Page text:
John Tiptoft, 1st Earl of Worcester

John Tiptoft, 1st Earl of Worcester KG (8 May 1427 18 October 1470) was an English nobleman and scholar, Lord High Treasurer, Lord High Constable and Deputy Governor of Ireland. He was known as "the Butcher of England".[1]


Born at Eversden in 1427, he was the son of John Tiptoft, 1st Baron Tiptoft, and Joyce Cherleton, co-heiress of Edward Charleton, 5th Baron Cherleton. He was notable for his education, studying at University College at Oxford University from the ages of 13 to 16.

Marriages and progeny

He married:

  • Cecily Neville, Duchess of Warwick, daughter of Richard Neville, 5th Earl of Salisbury, in 1449, by whom he had no issue. She died 28 July 1450.
  • Elizabeth Greyndour (d. 1452), daughter and sole heiress of Robert Greyndour (d. 1443) of Clearwell, Gloucestershire. They had one son, John, who died the year of his birth, 1452.
  • Elizabeth Hopton (b. c. 1445, d. 22 June 1498), daughter of Sir Thomas Hopton and Eleanor Lucy; grand daughter of Sir Walter Hopton and widow of Sir Roger Corbet of Moreton Corbet (d. 8 June 1467). They married at Ludlow about September 1467, and received a pardon for marrying without a license dated 09 May 1468. They had a son, Edward, who died unmarried in 1485.


He enjoyed a brilliant early career. After being created Earl of Worcester on 16 July 1449, he was employed in a number of official posts, first as Lord High Treasurer (1452–1454) and then as Lord Deputy of Ireland (14561457). He then departed on a pilgrimage to the Holy Land, and returned by way of Italy, where he stayed for two years, studying at the University of Padua.[2] There he gained a considerable reputation as a scholar of Latin.

He returned to England in 1461 and was received with favour by Edward IV, receiving the Order of the Garter and being appointed to a number of posts, including in 1461, Constable of the Tower of London for life and in 1463, Lord Steward of the Household. Most notably, as Lord High Constable (1462), he presided over trials which resulted in the attainders and executions of Lancastrians, an office which he carried out with exceptional cruelty, having them beheaded, quartered, and impaled. In 1464 he was appointed Chancellor of Ireland for life and in 1467 he again became Lord Deputy of Ireland, and brought about the execution of Thomas FitzGerald, 7th Earl of Desmond.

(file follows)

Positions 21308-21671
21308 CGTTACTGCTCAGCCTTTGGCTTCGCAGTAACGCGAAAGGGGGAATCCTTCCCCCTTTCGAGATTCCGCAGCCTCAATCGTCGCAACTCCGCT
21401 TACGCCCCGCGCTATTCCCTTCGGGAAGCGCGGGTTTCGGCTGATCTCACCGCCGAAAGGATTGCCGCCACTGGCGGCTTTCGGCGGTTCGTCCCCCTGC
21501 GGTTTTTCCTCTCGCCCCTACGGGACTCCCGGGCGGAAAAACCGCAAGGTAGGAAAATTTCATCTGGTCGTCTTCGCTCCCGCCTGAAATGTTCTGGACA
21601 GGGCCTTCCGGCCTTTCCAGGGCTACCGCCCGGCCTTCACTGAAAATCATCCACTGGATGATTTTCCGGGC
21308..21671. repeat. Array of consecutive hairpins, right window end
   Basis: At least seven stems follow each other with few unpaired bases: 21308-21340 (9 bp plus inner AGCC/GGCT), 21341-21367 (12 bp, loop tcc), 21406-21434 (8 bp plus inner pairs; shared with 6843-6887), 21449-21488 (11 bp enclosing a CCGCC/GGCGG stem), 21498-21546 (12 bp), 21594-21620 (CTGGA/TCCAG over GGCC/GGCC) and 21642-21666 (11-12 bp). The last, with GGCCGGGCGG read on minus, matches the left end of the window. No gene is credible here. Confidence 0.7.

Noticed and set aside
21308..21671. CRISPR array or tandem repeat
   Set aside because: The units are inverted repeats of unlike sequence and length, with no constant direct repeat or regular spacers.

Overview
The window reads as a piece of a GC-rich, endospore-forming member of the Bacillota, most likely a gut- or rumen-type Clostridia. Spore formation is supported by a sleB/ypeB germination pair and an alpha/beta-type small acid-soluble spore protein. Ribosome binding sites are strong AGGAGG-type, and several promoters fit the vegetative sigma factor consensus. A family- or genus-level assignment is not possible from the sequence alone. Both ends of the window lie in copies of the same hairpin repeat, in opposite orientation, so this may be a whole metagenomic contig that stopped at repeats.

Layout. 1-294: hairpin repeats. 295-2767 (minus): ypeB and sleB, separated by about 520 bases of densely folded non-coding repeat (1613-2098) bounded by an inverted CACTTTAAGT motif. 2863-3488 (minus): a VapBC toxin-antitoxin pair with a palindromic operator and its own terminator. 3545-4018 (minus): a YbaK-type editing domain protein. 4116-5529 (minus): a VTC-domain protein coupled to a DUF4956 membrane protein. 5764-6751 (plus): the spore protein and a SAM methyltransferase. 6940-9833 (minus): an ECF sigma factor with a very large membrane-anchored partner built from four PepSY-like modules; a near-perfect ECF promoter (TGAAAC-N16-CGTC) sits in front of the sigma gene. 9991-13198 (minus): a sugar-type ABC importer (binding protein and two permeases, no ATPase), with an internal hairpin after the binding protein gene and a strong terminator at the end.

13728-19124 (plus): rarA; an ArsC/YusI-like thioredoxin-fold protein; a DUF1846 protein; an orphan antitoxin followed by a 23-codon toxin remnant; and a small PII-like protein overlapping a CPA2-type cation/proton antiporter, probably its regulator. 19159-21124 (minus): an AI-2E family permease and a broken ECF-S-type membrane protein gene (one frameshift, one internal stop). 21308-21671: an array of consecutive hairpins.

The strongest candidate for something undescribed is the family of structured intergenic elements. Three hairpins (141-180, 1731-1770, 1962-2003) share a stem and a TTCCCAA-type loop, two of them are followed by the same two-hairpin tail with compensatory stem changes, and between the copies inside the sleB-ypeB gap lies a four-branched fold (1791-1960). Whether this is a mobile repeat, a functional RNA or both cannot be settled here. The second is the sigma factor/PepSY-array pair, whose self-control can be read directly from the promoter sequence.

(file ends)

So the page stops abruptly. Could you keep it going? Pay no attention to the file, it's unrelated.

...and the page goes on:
Upon the Readeption of Henry VI in 1470, Tiptoft was unable to escape with Edward IV and his supporters. He was captured by the Lancastrians and beheaded at the Tower of London, attainted and his title forfeited. His last act was to ask the executioner to chop off his head with three blows, for the sake of the Trinity.[3]

The title "2nd Earl of Worcester" was the only peerage restored to his minor son Edward, on 14 April 1471, although no Regent is named.[4] His son Edward died in 1485, while still a minor, and without issue. The titles thus became extinct on his death,[5] or in abeyance between his aunts as co-heiresses.


An 8 line poem by Anthony Thwaite "At Ely" appears on page 594 Palgrave's Golden Treasury Sixth Edition (Updated John Press) 1996. Thwaites provides further insight into some details of the Peer's death and burial.

  2. Jonathan Woolfson, Padua and the Tudors: English Students in Italy, 1485-1603, James Clarke & Co, 1998, p. 4.
  3. Kendall, Paul (1956). Richard the Third. New York: The Norton Library. p. 516. ISBN 0-393-00785-5.
  4. Leigh Rayment's Peerage Pages
  5. M. C. Jones, 'Feudal lords of Powys' Montgomeryshire Collections I (1868), 357.


Political offices
Preceded by
The Lord Beauchamp of Powick
Lord High Treasurer
Succeeded by
The Earl of Ormond
Preceded by
The Earl of Essex
Lord High Treasurer
Succeeded by
The Lord Grey de Ruthin
Preceded by
Humphrey Stafford, 1st Duke of Buckingham
Lord High Constable
Succeeded by
Richard Woodville, 1st Earl Rivers
Preceded by
William Grey
Lord High Treasurer
Succeeded by
John Langstrother
Peerage of England
New creation Earl of Worcester
Succeeded by
Edward Tiptoft
Preceded by
John Tiptoft
Baron Tiptoft
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